Matthew: That splash page of Cap, looking every inch the Super-Soldier, inspired the thought that between them, the Buscema Brothers may have created more pages of solid art for Marvel than anybody else has, yet the double-spread immediately following, which basically recombines the same elements at twice the size, evoked the same reaction as its counterpart last ish:  did this really need to be two pages, especially with so much space devoted to bland backgrounds?  The Skull’s half-hearted banquet in page 23, panel 1 is similarly sterile—it looks as if Sal, or the Helicarrier’s chef, was barely trying.  I am by no means totally satisfied with the scattershot story, but at least McKenzie has extricated us from the unholy mess he had inherited.


Chris: Gotta hand it to the Red Skull.  He might lose a world war every now and then, but he doesn’t let that get him down; he’s right in there pluggin’, trying to find ways to torture his arch-foes.  The Death’s Head is a clever concept, but Cap seems to see right thru it – if it really were so powerful, then why wouldn’t its rays have transformed him also into a Skull-minion?  (I’m not going to ask how the ray could’ve selected everyone else on the Helicarrier for the Skull-draft, and somehow not transformed Cap.)  Plus, it’s about time someone spotted a LMD for what it is; Cap’s awareness of the supposedly-broiling Nick’s inability to perspire is probably the story’s only interesting twist.  


Otherwise, this would-be battle of wits with the Skull doesn’t deliver as much tension and excitement as a battle like this ought to.  And, I’m still waiting for an explanation – or an acknowledgement, even! –  of how the Skull was able to escape Certain Death on the surface of the moon.  This title has had an interesting run recently, mostly under the scripting hand of Steve Gerber, as Cap has delved into the hidden secrets of his past; as that search now has been largely abandoned, Captain America has slid back to being another ordinary title, with a fair share of action, but not a whole lot else for the intrepid reader to look at or be required to think about.  




 Daredevil 155
"The Man Without Fear?"
Story by Roger McKenzie
Art by Frank Robbins and Frank Springer
Colors by Bob Sharen
Letters by Denise Wohl and Gaspar Saladino
Cover by Gene Colan and Frank Springer


 Daredevil's rooftop swinging is interrupted by a sudden pounding in his head, which interferes with his radar senses.  He narrowly survives a drop to the pavement, then has to leave the scene quickly once he is surrounded by curiosity seekers (one of whom manages to grab DD's cowl and rip the material close to his left eye!).  DD retreats to an alley, and changes to Matt Murdock as he prepares to return home and rest.  Matt fails to notice a figure hiding among the trash cans; it's Death-Stalker, who states his "net draws closer around" the unsuspecting Daredevil.  Matt arrives at the Storefront legal office the following morning, and is surprised to see the door blocked by a horde of applicants for a position as his office assistant; Foggy Nelson abashedly admits he should have notified Matt about the listing he had posted in the Bugle for the job opening.  Matt is off-balance and distracted for most of the long day's worth of interviews; he tries to dismiss the final applicant without a formal meeting with her.  The applicant, a Ms Betty Blake, takes offense, and accuses Matt of bias, since she is wheelchair-bound.  Matt and Foggy smooth things over with Betty, and she is hired.  On their way to a nearby establishment to officially welcome Betty aboard, Matt overhears a newspaper vendor announce that the Black Widow is in town, and staying with the Avengers.  Matt takes a powder, and changes to DD gear before swinging toward Avengers Mansion, intent on meeting with Natasha.  Before he can get started, DD is hit with another headache.  Once DD arrives at Avengers HQ, DD takes the offensive, as he attacks the Beast, Captain America, and Hercules.  DD then stands before the Widow, and angrily declares she will "pay dearly" for the pain and suffering she has caused him, and that she will not escape him. -Chris Blake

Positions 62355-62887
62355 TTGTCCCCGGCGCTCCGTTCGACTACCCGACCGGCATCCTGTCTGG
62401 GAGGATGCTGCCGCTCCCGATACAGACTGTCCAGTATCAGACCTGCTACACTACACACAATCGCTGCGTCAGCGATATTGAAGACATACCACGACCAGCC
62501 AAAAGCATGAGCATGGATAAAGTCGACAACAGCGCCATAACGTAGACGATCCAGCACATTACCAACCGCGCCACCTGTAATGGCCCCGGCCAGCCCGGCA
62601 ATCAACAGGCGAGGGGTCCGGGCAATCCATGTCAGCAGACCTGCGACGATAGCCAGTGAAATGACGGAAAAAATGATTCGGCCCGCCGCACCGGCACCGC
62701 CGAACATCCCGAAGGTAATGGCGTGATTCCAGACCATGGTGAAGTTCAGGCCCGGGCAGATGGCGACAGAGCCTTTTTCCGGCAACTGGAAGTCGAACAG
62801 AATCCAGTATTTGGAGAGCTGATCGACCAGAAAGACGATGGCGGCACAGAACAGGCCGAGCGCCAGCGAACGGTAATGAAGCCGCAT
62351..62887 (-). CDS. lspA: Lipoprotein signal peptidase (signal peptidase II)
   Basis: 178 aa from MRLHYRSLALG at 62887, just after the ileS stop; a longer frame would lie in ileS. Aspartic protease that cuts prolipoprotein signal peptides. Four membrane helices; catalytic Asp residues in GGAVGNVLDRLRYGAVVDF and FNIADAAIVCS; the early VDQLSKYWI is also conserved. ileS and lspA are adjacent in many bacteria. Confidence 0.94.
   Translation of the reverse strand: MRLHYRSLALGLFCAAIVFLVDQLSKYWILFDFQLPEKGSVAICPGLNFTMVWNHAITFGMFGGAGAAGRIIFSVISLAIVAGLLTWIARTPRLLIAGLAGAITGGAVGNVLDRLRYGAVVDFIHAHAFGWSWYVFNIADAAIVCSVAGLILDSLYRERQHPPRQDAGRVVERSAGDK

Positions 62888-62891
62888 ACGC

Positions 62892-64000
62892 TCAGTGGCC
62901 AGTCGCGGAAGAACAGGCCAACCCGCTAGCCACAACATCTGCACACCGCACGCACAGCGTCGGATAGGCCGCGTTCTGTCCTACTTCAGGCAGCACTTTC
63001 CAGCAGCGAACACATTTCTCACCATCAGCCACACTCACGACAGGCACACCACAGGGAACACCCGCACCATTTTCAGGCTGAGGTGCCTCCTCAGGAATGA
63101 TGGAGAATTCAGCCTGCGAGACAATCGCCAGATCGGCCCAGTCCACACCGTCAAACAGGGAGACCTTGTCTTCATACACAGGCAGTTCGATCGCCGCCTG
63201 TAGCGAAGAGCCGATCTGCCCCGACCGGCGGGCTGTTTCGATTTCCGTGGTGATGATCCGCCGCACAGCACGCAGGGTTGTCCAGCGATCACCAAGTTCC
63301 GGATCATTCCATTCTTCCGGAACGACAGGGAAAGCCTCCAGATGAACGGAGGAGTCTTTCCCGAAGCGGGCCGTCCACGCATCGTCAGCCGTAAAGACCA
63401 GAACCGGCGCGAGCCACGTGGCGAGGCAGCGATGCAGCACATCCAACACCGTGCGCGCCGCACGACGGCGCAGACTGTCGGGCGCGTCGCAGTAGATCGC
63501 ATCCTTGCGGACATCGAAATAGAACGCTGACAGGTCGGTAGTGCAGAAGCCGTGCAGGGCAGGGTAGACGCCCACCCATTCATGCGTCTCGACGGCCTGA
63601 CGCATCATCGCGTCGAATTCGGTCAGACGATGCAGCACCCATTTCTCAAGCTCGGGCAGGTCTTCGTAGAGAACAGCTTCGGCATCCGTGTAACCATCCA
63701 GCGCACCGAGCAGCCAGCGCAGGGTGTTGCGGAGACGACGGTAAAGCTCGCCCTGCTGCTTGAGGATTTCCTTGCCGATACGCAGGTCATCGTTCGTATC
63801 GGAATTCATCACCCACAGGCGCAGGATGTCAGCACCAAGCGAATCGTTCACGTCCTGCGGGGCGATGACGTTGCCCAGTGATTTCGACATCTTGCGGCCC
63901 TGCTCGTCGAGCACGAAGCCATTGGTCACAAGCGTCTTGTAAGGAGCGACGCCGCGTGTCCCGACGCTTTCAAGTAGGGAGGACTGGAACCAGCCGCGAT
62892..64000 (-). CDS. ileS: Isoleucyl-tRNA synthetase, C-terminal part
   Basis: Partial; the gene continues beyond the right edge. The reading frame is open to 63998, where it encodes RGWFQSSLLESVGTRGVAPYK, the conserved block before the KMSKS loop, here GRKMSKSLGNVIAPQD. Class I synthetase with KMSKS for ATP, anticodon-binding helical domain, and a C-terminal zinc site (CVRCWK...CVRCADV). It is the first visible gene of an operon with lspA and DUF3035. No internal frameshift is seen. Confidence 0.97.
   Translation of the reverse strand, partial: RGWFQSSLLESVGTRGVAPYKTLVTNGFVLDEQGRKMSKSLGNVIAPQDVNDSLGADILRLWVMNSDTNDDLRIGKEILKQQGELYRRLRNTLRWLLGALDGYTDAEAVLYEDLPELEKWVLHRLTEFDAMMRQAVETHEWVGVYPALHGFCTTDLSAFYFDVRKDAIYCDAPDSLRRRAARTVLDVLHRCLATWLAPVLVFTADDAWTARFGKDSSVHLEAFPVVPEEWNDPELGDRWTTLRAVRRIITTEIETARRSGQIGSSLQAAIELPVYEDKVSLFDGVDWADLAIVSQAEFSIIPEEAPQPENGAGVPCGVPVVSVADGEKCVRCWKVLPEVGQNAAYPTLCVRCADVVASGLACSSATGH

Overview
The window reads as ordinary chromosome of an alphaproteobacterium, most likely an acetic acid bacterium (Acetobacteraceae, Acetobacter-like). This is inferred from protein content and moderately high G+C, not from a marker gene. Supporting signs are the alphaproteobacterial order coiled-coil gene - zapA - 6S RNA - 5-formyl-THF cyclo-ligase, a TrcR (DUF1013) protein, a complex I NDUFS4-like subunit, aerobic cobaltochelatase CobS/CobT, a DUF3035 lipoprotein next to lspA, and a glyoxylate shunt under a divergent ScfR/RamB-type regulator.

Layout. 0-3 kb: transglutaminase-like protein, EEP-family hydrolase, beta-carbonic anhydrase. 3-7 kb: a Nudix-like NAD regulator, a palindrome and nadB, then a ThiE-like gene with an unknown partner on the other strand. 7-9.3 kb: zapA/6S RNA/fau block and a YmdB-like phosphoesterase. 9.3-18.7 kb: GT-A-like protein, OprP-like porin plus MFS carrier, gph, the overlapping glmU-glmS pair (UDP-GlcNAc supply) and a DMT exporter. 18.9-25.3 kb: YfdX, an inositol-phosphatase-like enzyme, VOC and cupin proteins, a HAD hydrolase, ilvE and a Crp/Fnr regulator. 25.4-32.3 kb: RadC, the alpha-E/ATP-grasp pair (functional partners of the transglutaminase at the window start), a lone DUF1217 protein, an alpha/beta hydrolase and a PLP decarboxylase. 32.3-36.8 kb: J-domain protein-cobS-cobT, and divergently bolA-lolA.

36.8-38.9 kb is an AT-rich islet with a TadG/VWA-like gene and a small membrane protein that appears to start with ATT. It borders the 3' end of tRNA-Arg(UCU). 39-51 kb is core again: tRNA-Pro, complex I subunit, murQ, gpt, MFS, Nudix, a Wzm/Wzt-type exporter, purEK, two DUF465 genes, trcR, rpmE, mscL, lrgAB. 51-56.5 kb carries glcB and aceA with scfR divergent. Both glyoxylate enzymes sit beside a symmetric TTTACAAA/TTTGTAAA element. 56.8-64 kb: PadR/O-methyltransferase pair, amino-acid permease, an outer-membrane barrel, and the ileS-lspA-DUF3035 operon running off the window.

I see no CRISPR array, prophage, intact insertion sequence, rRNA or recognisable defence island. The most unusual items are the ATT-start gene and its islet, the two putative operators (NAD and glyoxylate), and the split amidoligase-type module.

Chris: There are a number of problems with this issue; you might have noted some of them from my synopsis.  I'll start with the most obvious one: I perused the decent (not spectacular) cover art by Gene Colan -- remember the great art we saw from Colan and Leialoha last issue?  Well, to open the front cover and see art by Robbins and Springer is, frankly (!), a punch in the gut – and not in a good way, either.  The exaggerated curvature to DD's spine on p 7 pnl 1 (above) could be due to severe malnourishment.
Could anyone tell me where Heather Glenn might be?  She and Matt have been thru an awful lot lately.  Matt holds himself responsible for Heather's father's suicide, and Heather broke up with him once he revealed his identity as Daredevil.  Then, Heather disappeared, and was a captive of Killgrave, the Purple Man; DD narrowly prevented Heather from shooting herself while under Killgrave's mind control (as seen last issue).  So, uh, how's she doing?  Has Matt talked to her, since she regained her senses?  Is she still harboring hatred toward Matt?  It would help to have some idea where their relationship stands; but, Heather warrants not a single mention.  Instead, we have nearly six pages tied up with Matt's interview process; that's right, this goes on for six inefficient pages.